lead to lack of diversity since only the affluent can participate?
If you had unconstrained resources at your disposal, what would you change
about the funding structure of your project? Given the resources you have,
what have you tried to change? Have you succeeded or failed? Would more
money in the ecosystem hurt or help your project?
* How do projects handle conflicts of interest and make sure
that relevant interests of contributors are disclosed in important
decision making discussions?
* Strategies and plans for addressing harassment, exclusionary and/or
discriminatory behavior in FLOSS communities. Do you have a Code
of Conduct? Have you needed to enforce it? Was it successful in
improving behavior and diversity in your community?
* Talks on license compliance, licensing business models, and anything
akin to, or building upon, what you've seen in our DevRoom before are of
course welcome. (URLs to talks from previous years are below.)
Regarding topic relevancy, here's the only "don't": please don't propose
introductory talks; there are other venues appropriate for those.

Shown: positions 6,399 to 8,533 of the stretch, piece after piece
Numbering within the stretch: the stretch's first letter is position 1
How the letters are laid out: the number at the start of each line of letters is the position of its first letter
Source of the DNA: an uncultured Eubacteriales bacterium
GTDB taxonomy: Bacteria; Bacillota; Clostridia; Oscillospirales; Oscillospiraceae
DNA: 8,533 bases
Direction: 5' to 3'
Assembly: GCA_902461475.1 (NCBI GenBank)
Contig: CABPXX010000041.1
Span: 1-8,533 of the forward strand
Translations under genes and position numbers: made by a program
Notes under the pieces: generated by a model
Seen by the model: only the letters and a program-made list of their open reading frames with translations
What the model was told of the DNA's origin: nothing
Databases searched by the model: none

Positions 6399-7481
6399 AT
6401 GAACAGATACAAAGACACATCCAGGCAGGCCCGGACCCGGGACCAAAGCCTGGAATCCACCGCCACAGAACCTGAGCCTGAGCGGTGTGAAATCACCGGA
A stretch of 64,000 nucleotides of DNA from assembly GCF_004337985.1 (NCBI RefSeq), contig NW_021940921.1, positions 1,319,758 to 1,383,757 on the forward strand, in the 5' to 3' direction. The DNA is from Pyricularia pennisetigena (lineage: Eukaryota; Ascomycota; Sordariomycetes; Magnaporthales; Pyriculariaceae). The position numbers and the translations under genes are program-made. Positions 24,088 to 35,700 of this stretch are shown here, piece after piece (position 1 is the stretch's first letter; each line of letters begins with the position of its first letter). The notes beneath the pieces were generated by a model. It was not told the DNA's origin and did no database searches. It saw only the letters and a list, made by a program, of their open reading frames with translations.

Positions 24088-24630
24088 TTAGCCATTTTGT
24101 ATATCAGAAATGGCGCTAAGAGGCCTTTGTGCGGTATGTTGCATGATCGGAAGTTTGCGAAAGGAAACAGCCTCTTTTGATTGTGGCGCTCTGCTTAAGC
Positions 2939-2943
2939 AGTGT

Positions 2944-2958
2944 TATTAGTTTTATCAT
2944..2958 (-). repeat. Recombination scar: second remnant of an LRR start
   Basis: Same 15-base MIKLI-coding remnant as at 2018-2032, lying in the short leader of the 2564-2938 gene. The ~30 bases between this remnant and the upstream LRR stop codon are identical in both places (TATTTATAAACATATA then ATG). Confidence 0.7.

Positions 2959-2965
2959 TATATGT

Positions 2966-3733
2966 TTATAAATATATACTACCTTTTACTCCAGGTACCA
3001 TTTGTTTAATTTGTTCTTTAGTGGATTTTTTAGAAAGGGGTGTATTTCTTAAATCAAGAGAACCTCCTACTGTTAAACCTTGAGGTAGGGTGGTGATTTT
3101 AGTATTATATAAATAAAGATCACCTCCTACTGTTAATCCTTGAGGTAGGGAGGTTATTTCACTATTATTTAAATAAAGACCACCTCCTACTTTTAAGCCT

FOSDEM is the meeting place of experts in Open Source and Free Software
project governance, law, and policy. This DevRoom is for intermediate
to advanced topics surrounding just about anything you might call a
"legal" or "policy" issue for your project!
Should I Submit?
However, do consider that what may seem elementary to you may in fact be
an intermediate topic in this area. In particular, while we expect to receive
submissions from lawyers, we've found in our careers that non-lawyers
often know just as much (and often more) about these topics than
lawyers. Developers and other Free Software project participants who regularly
face complex policy and legal questions are strongly and particularly encouraged
to submit proposals. Historically, some of the most lively and intriguing
talks in this DevRoom's previous years have been from developers who
have been thrust (often due to circumstances beyond their control) into